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Term Life Insurance
Term life insurance was the first kind of life insurance developed and it is still in existence today. It is a simple product, designed to be in force for a certain period or “term” of years. Today you can buy term insurance for either a specific number of years or until a certain date, such as age 65 or 70. If you pay your premium and death occurs while the policy is in force, your beneficiary receives the death benefit.

Term insurance is used to cover specific time periods such as while young children are being supported or during the time of heavy debt. Many commercial lenders require term insurance that is payable to them for larger loans.

The most popular type of term insurance is yearly renewable term however products are offered in many different increments of years such as 5 year term, 10 year term and up to 30 and 40 year term. Some policies are guaranteed renewable for a certain number of years while others require proof of health to renew beyond a certain period of time. Most products are convertible to a permanent form of insurance during some or all of the term period. These two features, renewability and convertibility, are very important features to be researched and discussed before purchase.

The advantage of term insurance is that it is relatively inexpensive when compared to other forms of life insurance. The disadvantage of term insurance is that the chance of it being in force when the insured dies is very limited. Only 1% of all term insurance ever result in a claim. When the insureds’ greatest chance of dying occurs, the insurance is cost prohibitive.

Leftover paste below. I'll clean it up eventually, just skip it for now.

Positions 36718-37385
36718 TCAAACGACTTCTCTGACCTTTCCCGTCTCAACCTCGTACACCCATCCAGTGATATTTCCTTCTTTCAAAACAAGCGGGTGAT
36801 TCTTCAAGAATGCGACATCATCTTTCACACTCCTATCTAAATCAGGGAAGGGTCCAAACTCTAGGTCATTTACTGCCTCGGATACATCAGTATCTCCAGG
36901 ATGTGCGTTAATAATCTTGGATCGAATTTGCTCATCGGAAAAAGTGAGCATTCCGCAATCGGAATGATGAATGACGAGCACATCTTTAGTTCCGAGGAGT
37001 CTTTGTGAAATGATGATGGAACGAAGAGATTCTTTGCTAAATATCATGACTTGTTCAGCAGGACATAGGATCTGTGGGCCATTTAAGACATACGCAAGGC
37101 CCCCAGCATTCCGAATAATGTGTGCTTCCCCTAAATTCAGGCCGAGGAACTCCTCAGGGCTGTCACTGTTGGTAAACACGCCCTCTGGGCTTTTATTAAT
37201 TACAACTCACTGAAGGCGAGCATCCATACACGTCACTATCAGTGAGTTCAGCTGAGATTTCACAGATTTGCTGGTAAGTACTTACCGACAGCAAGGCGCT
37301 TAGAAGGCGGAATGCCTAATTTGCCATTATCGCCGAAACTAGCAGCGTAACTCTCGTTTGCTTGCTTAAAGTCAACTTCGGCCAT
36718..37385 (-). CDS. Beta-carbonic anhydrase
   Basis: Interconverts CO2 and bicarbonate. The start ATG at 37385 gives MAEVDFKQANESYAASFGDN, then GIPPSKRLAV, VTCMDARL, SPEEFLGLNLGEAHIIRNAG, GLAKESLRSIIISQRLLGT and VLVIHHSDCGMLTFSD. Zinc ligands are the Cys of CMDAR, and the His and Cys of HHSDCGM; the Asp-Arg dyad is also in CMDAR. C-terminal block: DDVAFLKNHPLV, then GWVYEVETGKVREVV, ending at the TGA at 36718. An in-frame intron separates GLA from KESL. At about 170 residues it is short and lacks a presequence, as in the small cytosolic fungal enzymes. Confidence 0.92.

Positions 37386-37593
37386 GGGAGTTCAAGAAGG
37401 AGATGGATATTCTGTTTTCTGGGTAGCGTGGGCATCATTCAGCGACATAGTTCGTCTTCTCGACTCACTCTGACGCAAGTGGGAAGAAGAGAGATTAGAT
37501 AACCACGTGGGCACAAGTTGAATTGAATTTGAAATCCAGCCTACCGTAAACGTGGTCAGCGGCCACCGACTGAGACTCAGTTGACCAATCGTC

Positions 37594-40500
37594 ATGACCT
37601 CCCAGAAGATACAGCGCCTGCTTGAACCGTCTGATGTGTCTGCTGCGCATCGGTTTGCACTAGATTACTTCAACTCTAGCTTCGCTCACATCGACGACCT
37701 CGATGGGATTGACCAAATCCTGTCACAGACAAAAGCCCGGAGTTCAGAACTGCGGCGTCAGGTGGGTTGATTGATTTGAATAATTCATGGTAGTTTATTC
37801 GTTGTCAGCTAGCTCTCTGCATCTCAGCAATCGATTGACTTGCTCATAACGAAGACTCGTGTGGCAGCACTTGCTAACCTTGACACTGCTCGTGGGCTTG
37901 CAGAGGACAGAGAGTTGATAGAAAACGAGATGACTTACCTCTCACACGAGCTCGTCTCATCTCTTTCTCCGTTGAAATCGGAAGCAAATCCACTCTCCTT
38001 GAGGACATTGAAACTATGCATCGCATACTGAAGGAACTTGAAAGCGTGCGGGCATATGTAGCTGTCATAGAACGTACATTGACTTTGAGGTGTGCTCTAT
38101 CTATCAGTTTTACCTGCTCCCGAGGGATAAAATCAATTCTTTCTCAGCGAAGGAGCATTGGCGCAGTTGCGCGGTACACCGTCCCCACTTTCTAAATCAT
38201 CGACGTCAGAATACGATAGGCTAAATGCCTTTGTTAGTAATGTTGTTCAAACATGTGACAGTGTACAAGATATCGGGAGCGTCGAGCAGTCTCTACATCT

In the early 1900s there was a great deal of criticism of the life insurance industry because of the fact so little life insurance was resulting in a claim being paid to widows and orphans. There were also many problems with insureds having paid premiums for years and having nothing to show for their outlay of money. This problem coupled with the fact that the cost was so high to maintain the coverage in later years caused the life insurance industry to come under a major legislative and consumer attack.

In response to the criticism of their product, the industry designed a new series of products that were designed to both keep policies in force until death and protect themselves from the financial loss of every insured actually dying and resulting in a claim. The result of this shift in design was a policy to cover an individual for his “whole life”.